Years ago I worked as a contractor at a large bank. I’d hear people say,
• “We got to the get the right people on the bus.”
• “That guy’s sitting in the wrong seat on the bus.”
• “Can we kick that guy off the bus?”
• “Let’s get this bus going in the right direction.”
“What on earth were they talking about?” I thought. I finally asked and someone pointed me at Jim Collin’s ” Good to Great: Why Some Companies Make the Leap… and Others Don’t” book. Collin’s delivers on something I haven’t seen before. He and his team researched over a thousand companies to see what makes some stand out and, more importantly, do so consistently over time. The team dissected the winners to see if they could find the “secret sauce” that enabled those companies to outperform the others and make it on their “Good to Great” list.
So what’s all this talk about the bus? “Good to Great” companies were unique in that not one of them had a single, visionary leader like Jack Welsh, Larry Ellis, or Steve Jobs at the helm. They instead had strong teams made up of people who fit well in the company. Those teams set the vision and those teams executed with passion on that vision. The company mentality was to get the right team members assembled or “on the bus.” It then worked at getting people into the roles where they performed best. That’s what they call getting people “in the right seats.” Then the teams executed with precision to “steer the bus” towards greatness.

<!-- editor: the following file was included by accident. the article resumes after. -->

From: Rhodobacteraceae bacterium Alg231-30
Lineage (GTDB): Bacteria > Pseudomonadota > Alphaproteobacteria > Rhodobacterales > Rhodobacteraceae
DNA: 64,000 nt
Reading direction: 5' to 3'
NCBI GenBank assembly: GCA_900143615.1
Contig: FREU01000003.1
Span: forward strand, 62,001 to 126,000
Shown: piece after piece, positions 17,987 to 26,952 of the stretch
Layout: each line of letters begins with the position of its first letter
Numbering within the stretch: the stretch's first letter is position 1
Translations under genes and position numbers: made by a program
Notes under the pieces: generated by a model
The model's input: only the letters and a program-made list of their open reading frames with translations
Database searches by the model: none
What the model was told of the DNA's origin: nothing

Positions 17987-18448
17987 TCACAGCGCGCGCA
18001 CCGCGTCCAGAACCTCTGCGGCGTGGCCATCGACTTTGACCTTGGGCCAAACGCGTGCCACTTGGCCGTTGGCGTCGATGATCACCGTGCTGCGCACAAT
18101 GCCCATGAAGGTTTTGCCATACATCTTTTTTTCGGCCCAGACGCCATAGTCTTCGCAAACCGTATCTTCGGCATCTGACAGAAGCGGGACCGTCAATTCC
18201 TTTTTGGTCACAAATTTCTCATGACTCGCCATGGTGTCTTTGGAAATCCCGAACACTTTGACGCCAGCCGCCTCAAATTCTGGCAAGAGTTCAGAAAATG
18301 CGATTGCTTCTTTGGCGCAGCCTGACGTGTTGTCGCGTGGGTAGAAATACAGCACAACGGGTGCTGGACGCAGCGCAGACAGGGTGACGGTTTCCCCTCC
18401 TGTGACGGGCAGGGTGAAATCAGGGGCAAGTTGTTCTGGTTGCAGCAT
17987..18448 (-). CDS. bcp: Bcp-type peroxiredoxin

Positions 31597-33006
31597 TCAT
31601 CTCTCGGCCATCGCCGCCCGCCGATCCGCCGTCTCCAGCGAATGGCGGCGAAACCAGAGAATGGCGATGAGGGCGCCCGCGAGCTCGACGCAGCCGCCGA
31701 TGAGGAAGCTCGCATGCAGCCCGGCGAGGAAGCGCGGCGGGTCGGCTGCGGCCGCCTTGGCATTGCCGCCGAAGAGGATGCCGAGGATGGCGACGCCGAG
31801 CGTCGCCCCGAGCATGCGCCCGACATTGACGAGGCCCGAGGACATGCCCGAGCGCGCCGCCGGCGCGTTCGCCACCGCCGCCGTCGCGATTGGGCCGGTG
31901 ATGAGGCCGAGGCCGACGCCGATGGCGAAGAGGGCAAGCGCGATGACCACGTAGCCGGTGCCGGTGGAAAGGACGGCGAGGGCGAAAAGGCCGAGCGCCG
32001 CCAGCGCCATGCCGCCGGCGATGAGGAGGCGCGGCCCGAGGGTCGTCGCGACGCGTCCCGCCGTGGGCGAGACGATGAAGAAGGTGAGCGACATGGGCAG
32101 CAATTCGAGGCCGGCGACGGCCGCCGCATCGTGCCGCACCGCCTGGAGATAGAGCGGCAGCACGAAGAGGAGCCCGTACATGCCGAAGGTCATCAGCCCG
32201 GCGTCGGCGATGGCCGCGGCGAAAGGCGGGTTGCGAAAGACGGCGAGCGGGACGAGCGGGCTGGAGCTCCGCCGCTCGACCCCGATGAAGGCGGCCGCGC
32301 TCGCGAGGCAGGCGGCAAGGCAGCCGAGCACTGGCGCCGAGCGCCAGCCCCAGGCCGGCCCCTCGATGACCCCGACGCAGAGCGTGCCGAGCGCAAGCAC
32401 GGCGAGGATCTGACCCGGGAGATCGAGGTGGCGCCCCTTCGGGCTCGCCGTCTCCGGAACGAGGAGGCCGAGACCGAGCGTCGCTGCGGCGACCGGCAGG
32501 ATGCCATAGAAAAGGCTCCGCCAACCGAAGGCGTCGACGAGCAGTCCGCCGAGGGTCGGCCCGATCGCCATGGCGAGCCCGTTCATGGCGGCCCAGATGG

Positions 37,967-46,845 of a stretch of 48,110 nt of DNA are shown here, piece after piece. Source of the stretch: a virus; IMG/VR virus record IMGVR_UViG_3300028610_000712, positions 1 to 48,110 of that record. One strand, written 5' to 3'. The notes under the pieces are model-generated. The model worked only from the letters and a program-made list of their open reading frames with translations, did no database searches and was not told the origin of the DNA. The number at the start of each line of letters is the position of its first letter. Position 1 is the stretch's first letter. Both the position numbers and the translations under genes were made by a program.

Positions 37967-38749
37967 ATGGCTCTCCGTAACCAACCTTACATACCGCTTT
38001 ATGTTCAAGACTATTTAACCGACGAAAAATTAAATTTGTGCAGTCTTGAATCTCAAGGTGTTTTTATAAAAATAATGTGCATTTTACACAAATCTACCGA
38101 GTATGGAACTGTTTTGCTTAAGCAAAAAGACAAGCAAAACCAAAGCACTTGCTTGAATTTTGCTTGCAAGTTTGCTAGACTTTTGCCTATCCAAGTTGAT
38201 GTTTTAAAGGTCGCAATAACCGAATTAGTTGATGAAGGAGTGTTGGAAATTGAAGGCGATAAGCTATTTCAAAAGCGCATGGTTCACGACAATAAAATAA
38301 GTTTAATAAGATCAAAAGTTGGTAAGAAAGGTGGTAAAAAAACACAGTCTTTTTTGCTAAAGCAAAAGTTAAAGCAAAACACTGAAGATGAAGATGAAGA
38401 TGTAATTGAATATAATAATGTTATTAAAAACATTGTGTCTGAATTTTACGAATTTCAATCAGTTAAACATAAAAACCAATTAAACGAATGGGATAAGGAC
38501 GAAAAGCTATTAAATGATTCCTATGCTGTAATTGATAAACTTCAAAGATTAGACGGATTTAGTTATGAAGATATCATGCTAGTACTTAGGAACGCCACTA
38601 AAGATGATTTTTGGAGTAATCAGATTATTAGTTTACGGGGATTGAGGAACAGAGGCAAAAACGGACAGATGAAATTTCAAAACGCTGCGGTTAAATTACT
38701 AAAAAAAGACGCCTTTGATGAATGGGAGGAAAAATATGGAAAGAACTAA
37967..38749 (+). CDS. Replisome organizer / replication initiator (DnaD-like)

Getting the best people they could was a consistent theme across these companies. Just as important was eliminating people who were not good fits. These companies strived to get the solid, all-around types and not just experts in one field. With the right teams in place, they tasked themselves with getting the company aimed at the right goals or as they like to call it “getting the bus going in the right direction.” The goal might be selecting a better way to deliver a company’s products and services, but it might be changing the company’s direction completely and committing itself to a market it doesn’t currently serve.
The book gives the example of Kimberly-Clarke. It had a 100 years history in the paper mill business. However, it had seen huge successes with its consumer business. Ever heard of a product called Kleenex? In what some called “the gutsiest decision I’ve ever seen a CEO make” they sold off the mills and went head to head with Procter & Gamble and Scott Paper. The move worked and their strong execution led to their greatness.
Again, not a single one of the “Good to Great” companies relied on a single, powerful leader. These companies didn’t start by setting a vision then convincing their their team to go for it. They assembled the right team first then worked with that team to set the visions and execution plans. Because it was a team vision, the team was committed to the plan and they didn’t fall apart when that one key leader left. Without exception, the things that made the company great became imbedded into its culture and passed along from leader to leader.
The book points out other characteristics these companies exemplified and the skills and temperaments of their leaders. The leaders tended to be “quiet” leaders who gave their teams credit when they succeeded and took personal responsibility for their failures. It seemed to me like a very plain and simple management philosophy. If you ask me, it should be one many of today’s companies should consider.
Read “Good to Great” to illuminate yourself on what really makes a company great. A review of the mentality and culture that skyrocketed these companies can give you insight into what can drive you to personal greatness and that same greatness to the organizations where you work.
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